Eduardo Mondlane was an extremely promising, able, well-educated, charismatic scion of an impoverished aristocratic Tsonga family in southern Moçambique. He was strongly backed by the Kennedys, “the best and the brightest” of their State Department, their CIA, and the Ford Foundation. He enjoyed significant support in Portugal and was universally supported by the Western Democracies and by influential Africans like Nyerere and Bourguiba. How could Mondlane lose control, and the West lose its influence, in the nationalist movement he had so capably founded? The letter bomb Mondlane opened on Feb. 3, 1969 ended his campaign for a moderate, democratic, prosperous, socially responsible, unaligned Mozambique and swept his unfortunate country, as he had feared, into the destitution of a proxy Cold War. How could this happen? José Duarte explains the national and international factions surrounding Mondlane that led to his destruction and the destruction of his country.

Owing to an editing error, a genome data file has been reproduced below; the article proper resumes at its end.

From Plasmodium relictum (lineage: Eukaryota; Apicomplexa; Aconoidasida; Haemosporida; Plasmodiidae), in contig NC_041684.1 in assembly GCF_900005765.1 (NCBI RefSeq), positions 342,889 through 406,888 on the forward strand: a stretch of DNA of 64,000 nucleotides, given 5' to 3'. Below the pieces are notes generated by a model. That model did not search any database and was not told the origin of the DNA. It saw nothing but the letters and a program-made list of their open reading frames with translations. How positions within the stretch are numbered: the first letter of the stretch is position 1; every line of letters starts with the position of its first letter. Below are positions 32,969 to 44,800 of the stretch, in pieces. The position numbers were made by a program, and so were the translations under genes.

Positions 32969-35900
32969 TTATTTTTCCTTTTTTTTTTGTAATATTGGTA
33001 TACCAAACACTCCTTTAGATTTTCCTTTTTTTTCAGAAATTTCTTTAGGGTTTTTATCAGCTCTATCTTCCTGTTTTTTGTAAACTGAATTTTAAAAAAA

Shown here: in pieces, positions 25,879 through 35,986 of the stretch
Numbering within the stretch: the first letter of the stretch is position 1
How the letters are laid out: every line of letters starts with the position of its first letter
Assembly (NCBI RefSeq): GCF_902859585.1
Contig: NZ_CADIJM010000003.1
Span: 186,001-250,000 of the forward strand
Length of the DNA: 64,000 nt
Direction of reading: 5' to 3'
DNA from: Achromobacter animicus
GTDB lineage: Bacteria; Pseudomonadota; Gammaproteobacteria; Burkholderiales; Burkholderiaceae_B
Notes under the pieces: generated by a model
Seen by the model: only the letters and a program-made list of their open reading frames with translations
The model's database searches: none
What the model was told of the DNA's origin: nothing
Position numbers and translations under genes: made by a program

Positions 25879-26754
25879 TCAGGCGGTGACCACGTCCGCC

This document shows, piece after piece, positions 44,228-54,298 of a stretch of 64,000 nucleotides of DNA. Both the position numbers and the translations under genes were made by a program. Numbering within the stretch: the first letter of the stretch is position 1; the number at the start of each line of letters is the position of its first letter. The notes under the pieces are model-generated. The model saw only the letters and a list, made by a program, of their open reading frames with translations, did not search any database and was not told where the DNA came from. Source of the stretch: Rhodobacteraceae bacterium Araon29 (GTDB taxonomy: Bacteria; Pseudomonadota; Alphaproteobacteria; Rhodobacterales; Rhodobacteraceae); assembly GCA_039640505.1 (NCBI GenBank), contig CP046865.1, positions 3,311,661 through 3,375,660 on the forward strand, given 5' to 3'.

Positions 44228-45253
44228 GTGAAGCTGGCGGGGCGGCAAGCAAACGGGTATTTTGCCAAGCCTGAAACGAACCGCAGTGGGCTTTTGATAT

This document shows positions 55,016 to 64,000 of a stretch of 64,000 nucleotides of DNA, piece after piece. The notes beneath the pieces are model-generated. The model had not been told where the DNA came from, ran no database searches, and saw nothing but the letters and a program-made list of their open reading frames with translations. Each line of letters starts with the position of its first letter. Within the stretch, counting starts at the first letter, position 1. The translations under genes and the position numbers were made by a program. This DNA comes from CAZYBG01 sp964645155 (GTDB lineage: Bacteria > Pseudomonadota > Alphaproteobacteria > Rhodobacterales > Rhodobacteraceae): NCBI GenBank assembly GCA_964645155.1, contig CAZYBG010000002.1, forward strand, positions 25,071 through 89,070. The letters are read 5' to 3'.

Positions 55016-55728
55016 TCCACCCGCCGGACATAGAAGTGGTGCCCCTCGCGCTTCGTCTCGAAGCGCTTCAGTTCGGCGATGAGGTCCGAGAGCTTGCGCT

|Publisher||CreateSpace Independent Publishing Platform|
|Number of pages||422|
|Publication status||Published - 1 Oct 2016|